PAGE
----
NEW YORK -- The Alex Rodriguez show finished without its star performer Thursday, as lawyers for both sides wrapped up their cases and sent the New York Yankees third baseman's fate for next season and beyond into the hands of arbitrator Fredric Horowitz, a source told ESPNNewYork.com's Andrew Marchand.
A decision is not expected until late December or early January, the source said.
On Thursday, Rodriguez's attorneys signaled their lack of faith in the proceedings by vowing to "release all of the evidence" on Friday and preparing to take the case into federal court regardless of how Horowitz rules.
"We're going to open up everything," said Ron Berkowitz, a spokesman for Rodriguez. "We're going to show everything we have to the press so they can show it to the American public."
Presumably, that means transcripts of witness testimony, sworn affidavits and whatever information was supplied to the Rodriguez team by a "whistle-blower" who allegedly works for Major League Baseball but is said to be sympathetic to Rodriguez's side and objects to the way baseball conducted its investigation.
"There's very important stuff that has not been heard," Jim McCarroll, a Rodriguez lawyer, said on a radio show Wednesday.
A source with knowledge of the case told ESPNNewYork.com that the decision to go public with evidence that is supposed to be kept private under the confidentiality agreement in baseball's collective bargaining agreement is a sign that Rodriguez's side "doesn't give a damn what Horowitz rules. They're taking this to the next level. They're like, 'Go ahead, make your ruling, and we're going to move on.'"
Although Rodriguez's lead attorney, Joseph Tacopina, continued to maintain that his client would still testify if baseball commissioner Bud Selig did likewise, a spokesman for Rodriguez said he was "either back home in Miami, or on his way."
Rodriguez stormed out of Wednesday's hearing while Horowitz was in the midst of issuing his ruling that Selig need not testify in the case, and later vowed on a New York radio show that he would not return.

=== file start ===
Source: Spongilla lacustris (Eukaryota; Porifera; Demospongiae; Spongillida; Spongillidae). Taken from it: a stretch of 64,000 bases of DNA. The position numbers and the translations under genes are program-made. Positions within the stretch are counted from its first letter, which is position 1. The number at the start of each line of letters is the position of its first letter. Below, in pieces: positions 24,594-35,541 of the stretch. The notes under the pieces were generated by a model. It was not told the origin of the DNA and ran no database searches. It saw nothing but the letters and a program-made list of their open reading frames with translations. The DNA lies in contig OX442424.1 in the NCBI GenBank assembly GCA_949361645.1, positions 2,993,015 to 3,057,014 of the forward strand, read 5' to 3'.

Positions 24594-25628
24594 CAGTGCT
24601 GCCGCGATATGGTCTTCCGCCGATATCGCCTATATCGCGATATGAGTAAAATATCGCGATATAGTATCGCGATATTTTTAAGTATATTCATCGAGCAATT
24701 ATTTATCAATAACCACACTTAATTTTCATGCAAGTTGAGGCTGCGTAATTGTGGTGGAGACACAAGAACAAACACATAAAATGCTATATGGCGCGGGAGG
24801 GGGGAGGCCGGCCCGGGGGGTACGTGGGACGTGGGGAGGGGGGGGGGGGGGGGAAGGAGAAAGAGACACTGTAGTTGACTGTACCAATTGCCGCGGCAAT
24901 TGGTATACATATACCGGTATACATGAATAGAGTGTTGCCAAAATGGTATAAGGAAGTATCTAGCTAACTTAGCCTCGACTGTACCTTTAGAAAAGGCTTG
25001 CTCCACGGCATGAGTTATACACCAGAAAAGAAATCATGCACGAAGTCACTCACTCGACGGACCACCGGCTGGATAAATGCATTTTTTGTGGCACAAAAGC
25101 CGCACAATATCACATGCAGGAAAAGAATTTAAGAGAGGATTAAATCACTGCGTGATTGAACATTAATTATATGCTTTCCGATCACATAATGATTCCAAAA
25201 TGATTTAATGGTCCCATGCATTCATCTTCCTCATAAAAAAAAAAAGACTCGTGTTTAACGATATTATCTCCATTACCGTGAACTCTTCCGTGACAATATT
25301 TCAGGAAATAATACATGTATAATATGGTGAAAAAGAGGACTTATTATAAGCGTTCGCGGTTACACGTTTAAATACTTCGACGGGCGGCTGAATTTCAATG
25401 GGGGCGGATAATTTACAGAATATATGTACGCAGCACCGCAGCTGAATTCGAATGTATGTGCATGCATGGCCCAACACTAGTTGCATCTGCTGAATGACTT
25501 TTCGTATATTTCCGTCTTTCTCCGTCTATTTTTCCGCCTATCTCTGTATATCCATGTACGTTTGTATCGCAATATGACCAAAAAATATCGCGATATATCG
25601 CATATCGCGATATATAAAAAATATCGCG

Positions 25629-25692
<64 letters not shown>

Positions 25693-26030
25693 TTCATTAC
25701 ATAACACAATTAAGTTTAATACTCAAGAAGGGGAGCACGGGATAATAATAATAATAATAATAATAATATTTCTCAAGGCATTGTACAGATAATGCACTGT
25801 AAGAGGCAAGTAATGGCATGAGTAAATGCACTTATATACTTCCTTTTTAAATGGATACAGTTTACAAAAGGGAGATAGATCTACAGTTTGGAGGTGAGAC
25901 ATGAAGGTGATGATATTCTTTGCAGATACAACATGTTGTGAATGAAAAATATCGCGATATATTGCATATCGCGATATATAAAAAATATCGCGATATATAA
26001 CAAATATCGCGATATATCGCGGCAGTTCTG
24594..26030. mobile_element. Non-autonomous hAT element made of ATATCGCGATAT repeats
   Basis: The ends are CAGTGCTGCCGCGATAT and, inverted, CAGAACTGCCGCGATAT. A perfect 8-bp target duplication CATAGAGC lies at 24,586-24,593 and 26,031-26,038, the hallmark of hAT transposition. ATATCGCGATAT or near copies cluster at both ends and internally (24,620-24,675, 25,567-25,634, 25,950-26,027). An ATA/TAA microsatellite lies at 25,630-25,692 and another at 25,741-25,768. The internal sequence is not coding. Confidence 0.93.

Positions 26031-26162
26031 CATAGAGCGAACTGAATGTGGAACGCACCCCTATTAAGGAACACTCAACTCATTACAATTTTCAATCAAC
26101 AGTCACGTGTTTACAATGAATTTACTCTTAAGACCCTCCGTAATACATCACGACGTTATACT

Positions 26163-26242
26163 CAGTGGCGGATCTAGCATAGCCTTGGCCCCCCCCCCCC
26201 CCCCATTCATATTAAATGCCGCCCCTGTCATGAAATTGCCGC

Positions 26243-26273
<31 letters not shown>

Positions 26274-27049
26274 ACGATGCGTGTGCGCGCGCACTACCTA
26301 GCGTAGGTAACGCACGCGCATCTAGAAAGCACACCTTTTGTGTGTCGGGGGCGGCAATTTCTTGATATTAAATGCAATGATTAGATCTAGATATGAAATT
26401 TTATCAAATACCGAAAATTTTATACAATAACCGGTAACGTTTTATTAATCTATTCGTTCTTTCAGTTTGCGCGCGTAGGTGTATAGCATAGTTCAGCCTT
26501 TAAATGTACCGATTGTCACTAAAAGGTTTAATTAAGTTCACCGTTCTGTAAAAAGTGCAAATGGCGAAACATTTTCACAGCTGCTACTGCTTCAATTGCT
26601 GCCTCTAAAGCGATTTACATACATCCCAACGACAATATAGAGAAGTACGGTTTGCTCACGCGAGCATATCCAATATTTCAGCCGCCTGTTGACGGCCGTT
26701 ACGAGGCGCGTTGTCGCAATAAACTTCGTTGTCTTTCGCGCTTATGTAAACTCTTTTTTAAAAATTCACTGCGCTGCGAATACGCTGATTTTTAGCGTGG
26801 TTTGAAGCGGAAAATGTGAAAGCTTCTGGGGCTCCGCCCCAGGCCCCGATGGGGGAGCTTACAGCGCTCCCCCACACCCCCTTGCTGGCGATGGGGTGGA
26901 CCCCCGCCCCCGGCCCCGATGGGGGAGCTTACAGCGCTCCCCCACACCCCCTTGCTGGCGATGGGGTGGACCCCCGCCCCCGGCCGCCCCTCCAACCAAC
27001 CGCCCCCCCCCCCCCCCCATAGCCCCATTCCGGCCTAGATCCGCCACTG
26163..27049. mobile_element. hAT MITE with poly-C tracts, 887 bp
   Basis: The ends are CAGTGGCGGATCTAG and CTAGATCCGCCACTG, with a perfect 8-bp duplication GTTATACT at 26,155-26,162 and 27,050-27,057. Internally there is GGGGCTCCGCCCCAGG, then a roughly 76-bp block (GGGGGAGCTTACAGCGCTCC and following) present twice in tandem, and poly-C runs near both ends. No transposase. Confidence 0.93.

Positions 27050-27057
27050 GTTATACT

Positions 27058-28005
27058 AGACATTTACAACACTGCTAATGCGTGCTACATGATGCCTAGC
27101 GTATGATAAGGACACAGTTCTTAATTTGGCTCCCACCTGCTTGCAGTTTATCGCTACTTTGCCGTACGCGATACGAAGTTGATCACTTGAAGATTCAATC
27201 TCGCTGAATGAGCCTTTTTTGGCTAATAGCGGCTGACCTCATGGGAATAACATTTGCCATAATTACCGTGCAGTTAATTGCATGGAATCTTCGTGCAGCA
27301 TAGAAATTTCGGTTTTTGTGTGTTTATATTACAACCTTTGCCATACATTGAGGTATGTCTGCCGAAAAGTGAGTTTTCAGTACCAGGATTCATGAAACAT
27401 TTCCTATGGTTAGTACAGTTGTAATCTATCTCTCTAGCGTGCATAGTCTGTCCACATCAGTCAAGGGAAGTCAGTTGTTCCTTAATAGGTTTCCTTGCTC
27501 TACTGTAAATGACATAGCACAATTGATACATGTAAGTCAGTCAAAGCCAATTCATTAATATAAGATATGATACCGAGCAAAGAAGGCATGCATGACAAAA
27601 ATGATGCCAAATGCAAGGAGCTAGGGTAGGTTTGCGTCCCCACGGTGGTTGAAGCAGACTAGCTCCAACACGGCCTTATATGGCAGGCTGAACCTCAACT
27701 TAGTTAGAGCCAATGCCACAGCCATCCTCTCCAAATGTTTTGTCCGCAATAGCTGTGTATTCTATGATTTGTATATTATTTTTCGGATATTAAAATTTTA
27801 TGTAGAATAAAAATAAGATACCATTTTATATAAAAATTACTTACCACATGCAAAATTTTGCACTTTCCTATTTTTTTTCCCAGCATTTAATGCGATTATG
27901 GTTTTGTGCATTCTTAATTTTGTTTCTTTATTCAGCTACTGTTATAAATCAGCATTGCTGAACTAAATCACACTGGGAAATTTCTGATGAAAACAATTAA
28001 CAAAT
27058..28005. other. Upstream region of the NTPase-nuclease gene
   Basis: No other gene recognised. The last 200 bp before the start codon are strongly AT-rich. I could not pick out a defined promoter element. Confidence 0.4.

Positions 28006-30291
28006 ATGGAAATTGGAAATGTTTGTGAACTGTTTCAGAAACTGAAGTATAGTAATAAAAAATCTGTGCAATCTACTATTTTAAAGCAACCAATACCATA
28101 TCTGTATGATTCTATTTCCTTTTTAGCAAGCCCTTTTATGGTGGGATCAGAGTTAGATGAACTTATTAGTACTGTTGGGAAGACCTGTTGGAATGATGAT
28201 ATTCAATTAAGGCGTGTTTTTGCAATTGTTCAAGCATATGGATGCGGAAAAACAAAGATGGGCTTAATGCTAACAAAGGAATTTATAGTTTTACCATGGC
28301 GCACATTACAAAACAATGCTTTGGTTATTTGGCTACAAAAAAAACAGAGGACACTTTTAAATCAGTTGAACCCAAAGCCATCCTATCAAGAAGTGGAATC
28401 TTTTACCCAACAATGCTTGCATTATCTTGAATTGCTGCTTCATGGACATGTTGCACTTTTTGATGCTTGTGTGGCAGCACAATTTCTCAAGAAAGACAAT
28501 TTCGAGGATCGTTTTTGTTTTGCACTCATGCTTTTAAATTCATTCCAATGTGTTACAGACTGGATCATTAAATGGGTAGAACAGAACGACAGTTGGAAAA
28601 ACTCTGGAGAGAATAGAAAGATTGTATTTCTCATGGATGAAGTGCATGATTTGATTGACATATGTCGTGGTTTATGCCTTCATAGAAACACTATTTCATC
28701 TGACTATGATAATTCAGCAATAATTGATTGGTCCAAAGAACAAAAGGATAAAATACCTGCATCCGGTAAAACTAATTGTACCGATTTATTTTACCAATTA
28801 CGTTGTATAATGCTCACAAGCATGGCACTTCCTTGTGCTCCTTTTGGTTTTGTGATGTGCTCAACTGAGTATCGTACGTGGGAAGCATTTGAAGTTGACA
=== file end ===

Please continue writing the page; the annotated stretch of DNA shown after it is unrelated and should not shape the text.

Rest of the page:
But upon his arrival at the Park Avenue offices of Major League Baseball shortly after 9 a.m., Tacopina said, "If Mr. Selig shows up, Alex will be here ready to testify."
Tacopina did acknowledge, however, that Rodriguez's side had little hope of coaxing Selig to the hearing.
"We can't kidnap him in Milwaukee and bring him here to testify," Tacopina said. "So what we'll do is, we'll head to another venue and we will be able to call up Mr. Selig one way or another."
A source involved in the proceedings told ESPNNewYork.com on Wednesday night that there was no chance Selig would change his mind and testify before Horowitz.
"Why? Because [Rodriguez] threw a tantrum and slammed the table?" the source said. "Never in a million years. Just because you cry and stamp your feet doesn't mean you get your way. Try it with your kids sometime."
In the meantime, the grievance hearing into baseball's decision to hit Rodriguez with a 211-game suspension for his alleged involvement with Biogenesis, a now-shuttered South Florida clinic suspected of being a source of PEDs for ballplayers, continued Thursday with MLB expected to have called rebuttal witnesses, followed by the filing of written summation briefs from both sides.
Once both sides have rested their cases, Horowitz has 25 days to either uphold the original suspension, reduce it, or wipe it out entirely. On Wednesday, Rodriguez denied on WFAN to ever having obtained PEDs from Biogenesis or Anthony Bosch, its proprietor who served as MLB's star witness in the case, and said, "I shouldn't even serve one inning."
Former teammate Mariano Rivera weighed in while speaking at an event to commemorate Mariano Rivera Way -- a new street sign in New York City.
"He has the right to defend himself," Rivera said. "I would have done it, too. Everybody has to defend themselves. We're still human beings."
ESPNNewYork.com's Mike Mazzeo and ESPN's Darren Rovell contributed to this story.